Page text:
Japan: Japanese drugmaker Shionogi & Co. Ltd. said the Covid-19 pill it’s developing could be a $2 billion drug potentially used in combination with a similar offering from Merck & Co. Inc., as the pandemic’s focus shifts to the need for easy-to-take medications able to combat mild cases. Shionogi expects to have late-stage trial data for its pill by December and will move quickly on filing for regulatory approval in Japan, chief executive officer Isao Teshirogi told Bloomberg in an interview. The company will began manufacturing the drug this month.
Global: UN secretary-general Antonio Guterres has appealed for $8 billion to help vaccinate 40% of people in all countries by the end of the year. It comes as the World Health Organization (WHO) launched a plan that aims to inoculate 70% of the world by mid-2022.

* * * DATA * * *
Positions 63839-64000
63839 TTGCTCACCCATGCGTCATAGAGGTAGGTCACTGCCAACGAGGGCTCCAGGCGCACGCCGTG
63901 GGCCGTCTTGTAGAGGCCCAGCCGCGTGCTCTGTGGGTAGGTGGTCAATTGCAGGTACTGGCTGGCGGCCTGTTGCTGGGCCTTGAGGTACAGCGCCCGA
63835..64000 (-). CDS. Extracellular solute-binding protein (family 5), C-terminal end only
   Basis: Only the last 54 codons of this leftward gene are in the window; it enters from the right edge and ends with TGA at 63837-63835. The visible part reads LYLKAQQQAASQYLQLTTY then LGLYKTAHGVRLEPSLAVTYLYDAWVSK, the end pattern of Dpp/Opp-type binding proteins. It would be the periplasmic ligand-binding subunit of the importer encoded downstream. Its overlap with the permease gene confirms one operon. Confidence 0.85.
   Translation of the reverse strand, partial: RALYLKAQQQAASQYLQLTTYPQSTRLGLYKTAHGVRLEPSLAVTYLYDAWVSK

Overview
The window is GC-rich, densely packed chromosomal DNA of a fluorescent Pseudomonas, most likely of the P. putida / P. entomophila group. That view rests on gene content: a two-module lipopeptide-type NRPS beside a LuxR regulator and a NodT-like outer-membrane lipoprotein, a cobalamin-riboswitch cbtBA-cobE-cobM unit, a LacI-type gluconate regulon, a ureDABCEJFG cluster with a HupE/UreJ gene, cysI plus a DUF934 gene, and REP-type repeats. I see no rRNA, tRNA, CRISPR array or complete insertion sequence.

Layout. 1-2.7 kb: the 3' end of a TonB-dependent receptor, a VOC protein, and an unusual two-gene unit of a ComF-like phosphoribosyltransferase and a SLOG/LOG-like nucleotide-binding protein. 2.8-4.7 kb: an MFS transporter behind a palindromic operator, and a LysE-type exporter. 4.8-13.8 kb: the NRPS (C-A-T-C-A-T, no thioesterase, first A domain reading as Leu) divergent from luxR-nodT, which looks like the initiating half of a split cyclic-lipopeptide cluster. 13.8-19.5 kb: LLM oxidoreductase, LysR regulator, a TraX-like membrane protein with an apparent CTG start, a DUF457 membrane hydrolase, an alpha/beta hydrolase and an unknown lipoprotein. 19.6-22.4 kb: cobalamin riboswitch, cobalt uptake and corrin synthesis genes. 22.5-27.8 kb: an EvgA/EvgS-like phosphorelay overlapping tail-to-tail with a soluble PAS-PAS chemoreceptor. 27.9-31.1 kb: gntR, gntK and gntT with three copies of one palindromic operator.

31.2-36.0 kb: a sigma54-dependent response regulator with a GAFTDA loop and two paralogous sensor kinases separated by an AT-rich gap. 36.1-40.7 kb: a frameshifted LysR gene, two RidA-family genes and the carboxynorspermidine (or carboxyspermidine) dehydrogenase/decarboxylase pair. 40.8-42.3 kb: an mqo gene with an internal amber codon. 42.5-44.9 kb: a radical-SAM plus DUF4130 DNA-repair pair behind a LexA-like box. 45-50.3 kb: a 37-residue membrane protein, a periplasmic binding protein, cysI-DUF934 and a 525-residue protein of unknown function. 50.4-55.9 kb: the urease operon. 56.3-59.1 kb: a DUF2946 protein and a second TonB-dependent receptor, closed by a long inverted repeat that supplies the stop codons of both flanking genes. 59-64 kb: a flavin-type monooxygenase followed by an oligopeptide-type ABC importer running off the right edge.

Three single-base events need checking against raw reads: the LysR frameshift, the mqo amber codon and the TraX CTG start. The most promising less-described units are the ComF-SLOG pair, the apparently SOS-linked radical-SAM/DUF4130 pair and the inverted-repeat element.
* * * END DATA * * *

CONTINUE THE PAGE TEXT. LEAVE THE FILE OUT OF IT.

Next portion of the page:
US: US president Joe Biden has talked up vaccine mandates, saying the unvaccinated have “put our economy at risk”. Speaking in Illinois on Thursday, he said: “vaccination requirements are good for the economy” and called on more business owners to enact them.
Meanwhile, a Covid vaccine for children aged five to 11 is another step closer to authorisation in the US, with Pfizer-BioNTech announcing that the full application has been submitted to the US Food and Drug Administration (FDA).
International Business Machines Corp. said all of its US-based employees must be vaccinated by 8 December or be put on unpaid suspension. The Armonk, New York-based company told workers that because it’s a government contractor, the company is required to adhere to President Joe Biden’s vaccine mandate for federal contractors. The requirement applies to US employees regardless of where they work or how often they go into a company office, with limited medical and religious exemptions.
American Airlines Group said employees must be fully vaccinated by 24 November. Failure to comply will lead to termination, American Airlines said in a memo to employees. Workers can request medical and religious exemptions. The “majority” of employees already are vaccinated, the company said, without providing specifics.